purporting to extend the name of marriage to acts and relations that
make no imperative contribution to the common good of human nature as endowed by the Creator, God, the U.S. Supreme Court challenges that will and judgment, treating it as of no account.”

Phillips, who has generated a tidal wave of support,
shares the Christian belief that the standard for marriage was
established by God, and no earthly court, including the U.S. Supreme
Court, can change it.

That position was stated emphatically by Rabbi Jonathan Cahn, author of the New York Times best-seller “The Harbinger” and the inspiration behind the “Isaiah 9:10 Judgment” movie. His most recent book, “The Paradigm,” is just out.

He
was addressing the Washington: A Man of Prayer event in the U.S.
Capitol in 2015, just before the Supreme Court released its marriage
opinion, which four justices criticized as unconnected to the
Constitution.

“The justices of the Supreme Court took up their
seats [in a hearing] on whether they should strike down the biblical and
historic definition of marriage. That the event should even take place
is a sign this is (the) America of (George) Washington’s warning … a
nation at war against its own foundation,” Cahn said.

“If this
court should overrule the word of God and strike down the eternal rules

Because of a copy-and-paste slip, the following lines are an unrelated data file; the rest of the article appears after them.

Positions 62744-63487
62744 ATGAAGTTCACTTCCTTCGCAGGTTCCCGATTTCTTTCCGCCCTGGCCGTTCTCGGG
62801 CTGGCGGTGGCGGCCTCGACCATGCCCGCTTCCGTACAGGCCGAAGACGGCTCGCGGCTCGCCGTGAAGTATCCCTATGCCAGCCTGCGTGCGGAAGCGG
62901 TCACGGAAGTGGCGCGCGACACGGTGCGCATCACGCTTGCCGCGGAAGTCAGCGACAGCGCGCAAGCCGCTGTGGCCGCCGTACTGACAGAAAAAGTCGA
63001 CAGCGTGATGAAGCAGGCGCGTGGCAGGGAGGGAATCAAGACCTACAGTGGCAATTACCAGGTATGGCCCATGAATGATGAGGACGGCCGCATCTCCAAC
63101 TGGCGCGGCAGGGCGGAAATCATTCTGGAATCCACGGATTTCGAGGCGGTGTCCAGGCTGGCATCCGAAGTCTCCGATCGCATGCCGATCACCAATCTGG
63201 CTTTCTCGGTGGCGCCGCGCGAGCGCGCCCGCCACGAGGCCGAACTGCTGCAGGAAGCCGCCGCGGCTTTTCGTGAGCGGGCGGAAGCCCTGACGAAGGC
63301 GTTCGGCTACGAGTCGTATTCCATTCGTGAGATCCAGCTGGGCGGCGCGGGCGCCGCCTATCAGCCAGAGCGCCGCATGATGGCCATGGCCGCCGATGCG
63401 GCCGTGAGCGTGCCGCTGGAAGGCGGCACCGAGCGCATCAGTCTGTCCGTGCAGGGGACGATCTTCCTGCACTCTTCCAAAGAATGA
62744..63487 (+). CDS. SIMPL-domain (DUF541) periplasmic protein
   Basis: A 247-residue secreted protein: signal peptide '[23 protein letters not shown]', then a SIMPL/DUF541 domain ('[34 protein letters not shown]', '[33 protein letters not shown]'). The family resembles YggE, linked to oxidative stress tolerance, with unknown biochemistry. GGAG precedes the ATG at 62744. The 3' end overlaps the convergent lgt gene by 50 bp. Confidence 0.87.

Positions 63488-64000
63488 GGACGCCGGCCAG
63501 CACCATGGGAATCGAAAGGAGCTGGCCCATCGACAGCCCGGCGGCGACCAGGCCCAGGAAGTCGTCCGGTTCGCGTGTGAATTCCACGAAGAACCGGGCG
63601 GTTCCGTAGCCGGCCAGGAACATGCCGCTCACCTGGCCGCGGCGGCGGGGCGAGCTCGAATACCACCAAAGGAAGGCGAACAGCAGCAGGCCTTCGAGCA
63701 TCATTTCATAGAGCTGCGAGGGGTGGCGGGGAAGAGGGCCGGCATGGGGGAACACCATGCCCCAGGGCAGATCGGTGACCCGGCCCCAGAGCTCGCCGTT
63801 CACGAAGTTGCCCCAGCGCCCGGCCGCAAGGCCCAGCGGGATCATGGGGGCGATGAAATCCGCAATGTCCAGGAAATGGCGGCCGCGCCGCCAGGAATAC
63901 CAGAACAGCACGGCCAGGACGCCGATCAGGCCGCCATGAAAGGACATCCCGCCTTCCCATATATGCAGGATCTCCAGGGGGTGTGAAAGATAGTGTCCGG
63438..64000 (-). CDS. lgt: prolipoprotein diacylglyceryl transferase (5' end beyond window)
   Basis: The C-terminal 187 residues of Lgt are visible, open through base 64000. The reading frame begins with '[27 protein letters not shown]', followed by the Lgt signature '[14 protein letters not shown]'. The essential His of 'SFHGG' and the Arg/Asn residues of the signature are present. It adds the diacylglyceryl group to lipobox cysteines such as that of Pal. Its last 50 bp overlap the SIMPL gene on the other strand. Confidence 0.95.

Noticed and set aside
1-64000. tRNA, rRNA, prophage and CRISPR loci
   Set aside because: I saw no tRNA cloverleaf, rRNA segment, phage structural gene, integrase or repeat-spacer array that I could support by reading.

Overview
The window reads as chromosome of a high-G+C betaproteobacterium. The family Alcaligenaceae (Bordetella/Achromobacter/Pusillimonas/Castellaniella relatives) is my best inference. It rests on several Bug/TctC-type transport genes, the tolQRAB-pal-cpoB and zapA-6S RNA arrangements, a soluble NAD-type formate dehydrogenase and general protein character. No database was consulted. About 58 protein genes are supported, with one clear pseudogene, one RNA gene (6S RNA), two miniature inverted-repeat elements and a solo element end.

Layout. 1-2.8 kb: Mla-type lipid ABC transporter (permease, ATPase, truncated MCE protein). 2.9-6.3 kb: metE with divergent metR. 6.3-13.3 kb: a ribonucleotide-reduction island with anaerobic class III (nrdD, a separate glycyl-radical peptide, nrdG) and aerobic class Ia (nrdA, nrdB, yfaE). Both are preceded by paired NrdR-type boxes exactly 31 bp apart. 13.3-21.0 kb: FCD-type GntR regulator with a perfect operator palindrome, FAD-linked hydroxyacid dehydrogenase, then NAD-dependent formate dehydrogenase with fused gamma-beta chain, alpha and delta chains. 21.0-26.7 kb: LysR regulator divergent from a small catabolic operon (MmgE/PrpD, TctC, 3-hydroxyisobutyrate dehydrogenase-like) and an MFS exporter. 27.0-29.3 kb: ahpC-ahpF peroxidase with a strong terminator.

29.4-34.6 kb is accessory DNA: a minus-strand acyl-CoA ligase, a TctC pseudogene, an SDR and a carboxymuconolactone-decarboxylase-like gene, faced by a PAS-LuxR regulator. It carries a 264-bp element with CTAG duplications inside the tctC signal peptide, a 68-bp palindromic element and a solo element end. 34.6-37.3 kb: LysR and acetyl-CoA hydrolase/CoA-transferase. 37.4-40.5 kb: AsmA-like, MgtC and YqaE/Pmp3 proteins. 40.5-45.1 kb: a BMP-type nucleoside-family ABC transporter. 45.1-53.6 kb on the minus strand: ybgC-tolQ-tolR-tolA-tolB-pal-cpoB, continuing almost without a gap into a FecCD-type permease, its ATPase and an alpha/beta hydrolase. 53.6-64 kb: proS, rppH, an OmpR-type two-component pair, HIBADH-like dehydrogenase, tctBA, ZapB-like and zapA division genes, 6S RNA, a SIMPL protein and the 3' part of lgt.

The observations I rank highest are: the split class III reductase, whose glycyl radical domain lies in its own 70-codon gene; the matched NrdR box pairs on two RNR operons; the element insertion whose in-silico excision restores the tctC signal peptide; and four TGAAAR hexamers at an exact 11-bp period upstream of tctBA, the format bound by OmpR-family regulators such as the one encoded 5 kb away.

of order and right that heaven itself ordained, how then will God save
it? Justices, can you judge the ways of God? There is another court and
there another judge, where all men and all judges will give account.

“If
a nation’s high court should pass judgment on the Almighty, should you
then be surprised God will pass judgment on the court and that nation?
We are doing that which Israel did on the altars of Baal,” said Cahn.

See Jonathan’s Cahn’s message at Washington: Man of Prayer event at the Capitol:

Stunningly,
the state of Colorado even claimed that Bible verses to which those
discriminatory but unpunished bakers objected “are not ‘closely
associated’ with religion.”

But that claim “cannot be taken seriously,” ADF explained.

“Outlasting
the Gay Revolution” spells out eight principles to help Americans who
hold conservative moral values counter attacks on freedoms of religion,
speech and conscience by homosexual activists









LIBERTY HAS NO EXPIRATION DATE

Democrats wouldn't buy a clue if it was government subsidized.